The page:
Students at class in the woods at the 2011 Forestry Camp. Left to right: Christine Stontz, Alex Christensen, and Alanna McDermott. PHOTO: Richard Standiford

Save Our Only-at-Cal Forestry Camp

In 1969, the S. Donald and Bernice Schwabacher Fund was established through a bequest by Mina Schwabacher and a gift from her nephew, S. Donald Schwabacher, and his wife, Bernice. Nearly a half century later, the endowed fund, which created a long-term revenue source, is still an essential resource to one of the College’s defining educational experiences: the summer field class known as Forestry Camp.

Forestry Camp has provided thousands of students with a formative field-learning experience. It began in Quincy, Calif., in 1915 and then moved to a site in the beautiful mountains of the Plumas National Forest in 1917, where it still offers forestry majors and minors hands-on residential study in the forest. As the forestry program celebrates its 100th anniversary, this “classroom in the woods” remains an essential element of what makes our program so special, with many camp alumni describing their experience as life-changing.

The eight-week course provides an introduction to the scientific and professional dimensions of forest and wildland resource management. Students learn about ecology, plant life, range and wildlife management, silviculture, and forest operations and products.

Regrettably, because of rising costs, most colleges of natural resources have either scaled back their comparable programs, dramatically increased program tuition, or simply shut them down. Berkeley has been fortunate that the Schwabacher family invested in the program, and several generations have continued to support it.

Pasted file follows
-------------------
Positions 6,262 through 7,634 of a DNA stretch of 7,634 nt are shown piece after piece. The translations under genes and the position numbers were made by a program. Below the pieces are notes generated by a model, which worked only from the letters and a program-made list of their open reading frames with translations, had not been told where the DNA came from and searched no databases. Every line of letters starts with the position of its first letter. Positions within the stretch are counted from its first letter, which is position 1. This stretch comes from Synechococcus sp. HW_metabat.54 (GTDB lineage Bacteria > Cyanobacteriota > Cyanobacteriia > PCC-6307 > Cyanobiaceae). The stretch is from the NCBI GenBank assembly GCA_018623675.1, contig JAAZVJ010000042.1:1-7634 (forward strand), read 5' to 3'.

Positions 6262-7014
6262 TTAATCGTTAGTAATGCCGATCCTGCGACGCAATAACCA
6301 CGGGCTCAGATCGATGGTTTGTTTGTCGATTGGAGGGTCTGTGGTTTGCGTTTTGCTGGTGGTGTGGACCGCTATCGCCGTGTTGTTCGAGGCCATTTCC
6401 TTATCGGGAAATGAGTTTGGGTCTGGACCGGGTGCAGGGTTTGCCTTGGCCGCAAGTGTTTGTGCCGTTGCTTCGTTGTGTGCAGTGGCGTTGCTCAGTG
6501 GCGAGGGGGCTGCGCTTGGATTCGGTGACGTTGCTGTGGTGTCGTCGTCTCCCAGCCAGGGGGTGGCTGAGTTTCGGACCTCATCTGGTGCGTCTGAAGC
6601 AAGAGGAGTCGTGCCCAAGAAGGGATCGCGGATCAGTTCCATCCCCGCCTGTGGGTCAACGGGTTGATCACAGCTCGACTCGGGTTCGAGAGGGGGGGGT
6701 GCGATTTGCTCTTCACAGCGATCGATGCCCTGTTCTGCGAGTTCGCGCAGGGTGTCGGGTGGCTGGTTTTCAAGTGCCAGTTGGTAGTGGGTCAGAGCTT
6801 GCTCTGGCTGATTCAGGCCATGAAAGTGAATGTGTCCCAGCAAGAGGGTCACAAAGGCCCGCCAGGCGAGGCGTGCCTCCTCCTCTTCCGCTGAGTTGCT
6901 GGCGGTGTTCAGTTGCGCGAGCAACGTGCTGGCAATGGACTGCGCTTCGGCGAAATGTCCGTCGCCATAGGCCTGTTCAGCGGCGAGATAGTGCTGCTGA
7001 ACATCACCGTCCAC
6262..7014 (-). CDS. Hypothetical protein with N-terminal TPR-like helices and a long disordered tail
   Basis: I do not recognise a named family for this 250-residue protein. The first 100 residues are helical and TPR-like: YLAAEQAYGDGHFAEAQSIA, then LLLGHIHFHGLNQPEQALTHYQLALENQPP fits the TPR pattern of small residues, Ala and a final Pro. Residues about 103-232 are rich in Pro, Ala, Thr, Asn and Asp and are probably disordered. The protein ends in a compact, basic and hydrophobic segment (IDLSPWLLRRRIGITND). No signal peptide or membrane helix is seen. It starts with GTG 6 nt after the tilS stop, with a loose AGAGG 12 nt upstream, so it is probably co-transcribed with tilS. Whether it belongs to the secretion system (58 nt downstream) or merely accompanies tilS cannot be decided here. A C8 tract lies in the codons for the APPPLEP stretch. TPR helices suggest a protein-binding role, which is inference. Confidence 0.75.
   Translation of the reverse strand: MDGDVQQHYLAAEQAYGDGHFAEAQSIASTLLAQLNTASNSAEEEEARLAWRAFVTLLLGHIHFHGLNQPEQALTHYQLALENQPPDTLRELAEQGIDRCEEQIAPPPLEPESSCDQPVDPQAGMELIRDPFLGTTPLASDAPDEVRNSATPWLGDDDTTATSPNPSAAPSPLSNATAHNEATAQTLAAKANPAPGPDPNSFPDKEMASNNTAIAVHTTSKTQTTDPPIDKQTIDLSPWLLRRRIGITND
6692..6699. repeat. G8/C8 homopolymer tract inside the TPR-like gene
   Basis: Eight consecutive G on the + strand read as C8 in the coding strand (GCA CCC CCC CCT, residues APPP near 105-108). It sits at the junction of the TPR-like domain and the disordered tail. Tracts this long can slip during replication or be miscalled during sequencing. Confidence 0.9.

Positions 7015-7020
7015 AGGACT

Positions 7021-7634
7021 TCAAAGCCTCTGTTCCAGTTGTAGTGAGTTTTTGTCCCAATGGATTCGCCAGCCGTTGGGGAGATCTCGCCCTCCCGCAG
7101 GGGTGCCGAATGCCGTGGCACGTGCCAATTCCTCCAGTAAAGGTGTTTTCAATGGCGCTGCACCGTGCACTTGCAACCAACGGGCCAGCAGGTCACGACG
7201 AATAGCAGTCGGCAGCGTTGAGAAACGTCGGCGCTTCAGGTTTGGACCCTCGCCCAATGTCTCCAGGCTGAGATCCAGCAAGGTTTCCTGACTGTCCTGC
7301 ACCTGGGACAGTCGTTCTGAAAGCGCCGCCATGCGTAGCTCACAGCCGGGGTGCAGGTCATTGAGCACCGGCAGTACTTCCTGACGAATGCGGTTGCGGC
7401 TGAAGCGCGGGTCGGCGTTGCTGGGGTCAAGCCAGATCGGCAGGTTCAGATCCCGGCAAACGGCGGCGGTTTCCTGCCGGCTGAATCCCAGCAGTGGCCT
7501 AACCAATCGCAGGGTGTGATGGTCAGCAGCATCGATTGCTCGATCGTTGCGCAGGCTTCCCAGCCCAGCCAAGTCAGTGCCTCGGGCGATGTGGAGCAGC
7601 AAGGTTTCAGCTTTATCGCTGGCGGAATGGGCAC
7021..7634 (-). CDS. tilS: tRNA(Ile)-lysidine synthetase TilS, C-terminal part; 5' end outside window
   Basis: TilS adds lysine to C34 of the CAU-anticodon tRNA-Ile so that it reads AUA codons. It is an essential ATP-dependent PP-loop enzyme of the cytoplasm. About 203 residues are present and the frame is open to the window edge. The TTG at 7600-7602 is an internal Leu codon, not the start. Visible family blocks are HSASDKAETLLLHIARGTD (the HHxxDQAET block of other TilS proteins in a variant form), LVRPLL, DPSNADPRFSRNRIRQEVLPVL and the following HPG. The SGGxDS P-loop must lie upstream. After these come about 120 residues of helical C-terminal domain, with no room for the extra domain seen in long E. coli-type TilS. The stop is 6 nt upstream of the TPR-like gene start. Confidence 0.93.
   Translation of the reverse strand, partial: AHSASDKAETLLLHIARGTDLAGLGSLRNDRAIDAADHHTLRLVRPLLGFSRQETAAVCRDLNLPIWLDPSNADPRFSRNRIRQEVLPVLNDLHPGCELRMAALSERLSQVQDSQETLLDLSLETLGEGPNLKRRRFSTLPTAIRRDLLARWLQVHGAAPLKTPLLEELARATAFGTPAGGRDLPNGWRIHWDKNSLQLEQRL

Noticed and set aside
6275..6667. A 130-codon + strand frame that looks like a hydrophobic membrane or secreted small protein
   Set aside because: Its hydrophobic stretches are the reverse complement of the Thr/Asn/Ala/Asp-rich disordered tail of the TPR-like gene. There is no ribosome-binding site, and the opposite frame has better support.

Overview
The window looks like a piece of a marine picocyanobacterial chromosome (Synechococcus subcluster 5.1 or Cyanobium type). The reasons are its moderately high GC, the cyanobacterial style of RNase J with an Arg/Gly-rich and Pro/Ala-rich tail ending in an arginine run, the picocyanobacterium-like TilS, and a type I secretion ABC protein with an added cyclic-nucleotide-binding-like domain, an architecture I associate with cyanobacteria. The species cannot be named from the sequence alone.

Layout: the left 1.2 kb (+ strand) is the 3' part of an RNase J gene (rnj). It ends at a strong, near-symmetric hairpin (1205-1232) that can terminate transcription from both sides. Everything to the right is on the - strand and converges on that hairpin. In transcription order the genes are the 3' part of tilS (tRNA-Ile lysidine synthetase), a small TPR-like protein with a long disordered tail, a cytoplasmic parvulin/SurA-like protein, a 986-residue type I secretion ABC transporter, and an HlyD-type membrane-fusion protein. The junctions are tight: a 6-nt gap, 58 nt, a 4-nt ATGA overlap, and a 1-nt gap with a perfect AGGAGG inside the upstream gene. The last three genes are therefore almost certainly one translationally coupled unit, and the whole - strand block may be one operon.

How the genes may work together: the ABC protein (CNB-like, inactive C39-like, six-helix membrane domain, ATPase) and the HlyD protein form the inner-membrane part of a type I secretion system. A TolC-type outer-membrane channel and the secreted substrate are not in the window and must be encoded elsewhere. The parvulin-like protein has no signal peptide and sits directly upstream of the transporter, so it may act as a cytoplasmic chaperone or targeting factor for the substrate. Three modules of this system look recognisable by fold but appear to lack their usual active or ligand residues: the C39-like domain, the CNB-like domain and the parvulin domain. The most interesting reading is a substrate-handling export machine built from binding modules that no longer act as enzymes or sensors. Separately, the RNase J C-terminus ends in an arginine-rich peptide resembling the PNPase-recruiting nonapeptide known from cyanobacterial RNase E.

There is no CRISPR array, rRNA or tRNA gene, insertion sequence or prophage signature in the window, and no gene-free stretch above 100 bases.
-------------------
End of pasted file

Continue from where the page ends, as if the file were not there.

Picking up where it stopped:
The simple fact is that Forestry Camp has survived and thrived because of the Schwabacher Fund, which makes it possible for the College to help make up the gap between student fees and the actual cost to run the field course. While students are taking the course, they do not have time to work over the summer months to help pay their way.

To celebrate the centennial of forestry at Cal and preserve the same quality of education for future generations of natural resource researchers and professionals, the College has set out to grow the Schwabacher Fund.

Gifts to this endowment fund will help meet the rising costs of tuition and camp operations, and sustain CNR’s superior forestry field experience as an only-at-Cal distinction. According to Laura Oftedahl, the CNR alumni relations officer who is leading the campaign, “We’re trying to preserve access to this huge part of what makes Cal forestry education at once rigorous, practical, and memorable.”

— Kathryn Moriarty Baldwin